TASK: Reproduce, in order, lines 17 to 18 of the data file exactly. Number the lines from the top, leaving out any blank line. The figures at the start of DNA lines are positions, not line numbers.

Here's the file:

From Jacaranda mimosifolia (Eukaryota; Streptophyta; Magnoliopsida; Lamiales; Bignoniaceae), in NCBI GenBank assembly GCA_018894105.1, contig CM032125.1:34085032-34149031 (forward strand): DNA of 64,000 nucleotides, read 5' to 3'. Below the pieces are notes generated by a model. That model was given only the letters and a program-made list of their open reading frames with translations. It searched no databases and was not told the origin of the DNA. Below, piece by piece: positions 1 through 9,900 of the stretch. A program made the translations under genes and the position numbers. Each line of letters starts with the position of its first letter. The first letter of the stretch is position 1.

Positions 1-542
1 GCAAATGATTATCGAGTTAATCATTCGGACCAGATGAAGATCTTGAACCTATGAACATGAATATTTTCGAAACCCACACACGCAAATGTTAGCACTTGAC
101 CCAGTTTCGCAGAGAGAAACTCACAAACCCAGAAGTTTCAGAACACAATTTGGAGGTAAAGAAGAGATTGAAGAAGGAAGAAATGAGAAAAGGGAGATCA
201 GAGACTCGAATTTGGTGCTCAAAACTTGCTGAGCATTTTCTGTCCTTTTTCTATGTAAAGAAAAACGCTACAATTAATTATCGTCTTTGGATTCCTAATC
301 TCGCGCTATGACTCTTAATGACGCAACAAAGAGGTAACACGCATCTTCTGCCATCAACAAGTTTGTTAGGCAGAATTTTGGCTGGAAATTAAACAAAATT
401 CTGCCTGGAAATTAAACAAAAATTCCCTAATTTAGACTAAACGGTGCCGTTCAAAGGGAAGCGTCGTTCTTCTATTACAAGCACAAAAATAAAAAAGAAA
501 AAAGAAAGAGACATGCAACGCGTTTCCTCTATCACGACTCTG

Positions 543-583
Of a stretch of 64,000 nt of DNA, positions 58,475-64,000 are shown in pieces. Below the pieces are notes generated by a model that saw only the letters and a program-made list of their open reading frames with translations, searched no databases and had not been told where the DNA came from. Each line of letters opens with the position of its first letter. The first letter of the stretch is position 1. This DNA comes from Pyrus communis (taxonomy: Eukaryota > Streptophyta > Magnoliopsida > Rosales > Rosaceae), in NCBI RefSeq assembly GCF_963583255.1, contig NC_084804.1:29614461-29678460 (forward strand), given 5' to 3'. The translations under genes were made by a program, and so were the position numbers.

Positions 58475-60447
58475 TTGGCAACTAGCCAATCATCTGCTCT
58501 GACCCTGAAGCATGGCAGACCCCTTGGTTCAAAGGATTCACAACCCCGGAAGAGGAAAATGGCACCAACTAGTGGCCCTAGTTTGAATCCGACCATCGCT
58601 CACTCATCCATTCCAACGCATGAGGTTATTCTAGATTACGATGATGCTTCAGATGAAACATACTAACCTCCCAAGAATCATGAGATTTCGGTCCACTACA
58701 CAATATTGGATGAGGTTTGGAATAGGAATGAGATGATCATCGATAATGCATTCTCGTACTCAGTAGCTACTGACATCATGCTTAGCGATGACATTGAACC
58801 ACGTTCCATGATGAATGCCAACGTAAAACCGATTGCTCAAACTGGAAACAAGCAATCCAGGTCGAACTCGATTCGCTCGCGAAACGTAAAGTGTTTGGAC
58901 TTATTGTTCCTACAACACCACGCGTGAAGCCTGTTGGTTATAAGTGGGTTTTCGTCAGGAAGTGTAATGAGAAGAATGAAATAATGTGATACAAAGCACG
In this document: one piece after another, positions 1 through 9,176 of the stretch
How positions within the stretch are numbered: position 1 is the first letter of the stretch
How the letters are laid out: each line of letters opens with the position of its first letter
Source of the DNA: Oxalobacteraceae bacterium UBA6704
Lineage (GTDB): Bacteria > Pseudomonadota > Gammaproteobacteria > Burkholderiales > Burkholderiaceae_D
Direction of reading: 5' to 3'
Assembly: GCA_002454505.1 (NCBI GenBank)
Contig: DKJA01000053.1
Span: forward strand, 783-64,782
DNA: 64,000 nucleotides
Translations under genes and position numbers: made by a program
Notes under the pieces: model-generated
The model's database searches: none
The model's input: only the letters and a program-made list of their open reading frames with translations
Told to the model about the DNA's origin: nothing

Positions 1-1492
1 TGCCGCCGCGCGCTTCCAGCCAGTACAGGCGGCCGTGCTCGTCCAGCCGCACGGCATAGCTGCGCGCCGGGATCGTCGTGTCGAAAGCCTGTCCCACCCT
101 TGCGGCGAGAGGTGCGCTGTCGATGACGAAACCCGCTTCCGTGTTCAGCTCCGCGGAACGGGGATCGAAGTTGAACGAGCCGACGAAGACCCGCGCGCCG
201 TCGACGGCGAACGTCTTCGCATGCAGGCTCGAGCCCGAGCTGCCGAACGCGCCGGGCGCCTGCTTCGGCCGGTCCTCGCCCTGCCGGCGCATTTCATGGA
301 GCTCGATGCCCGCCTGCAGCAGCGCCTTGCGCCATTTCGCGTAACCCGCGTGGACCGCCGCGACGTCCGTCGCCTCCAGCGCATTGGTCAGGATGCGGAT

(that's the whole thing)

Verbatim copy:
58901 TTATTGTTCCTACAACACCACGCGTGAAGCCTGTTGGTTATAAGTGGGTTTTCGTCAGGAAGTGTAATGAGAAGAATGAAATAATGTGATACAAAGCACG
In this document: one piece after another, positions 1 through 9,176 of the stretch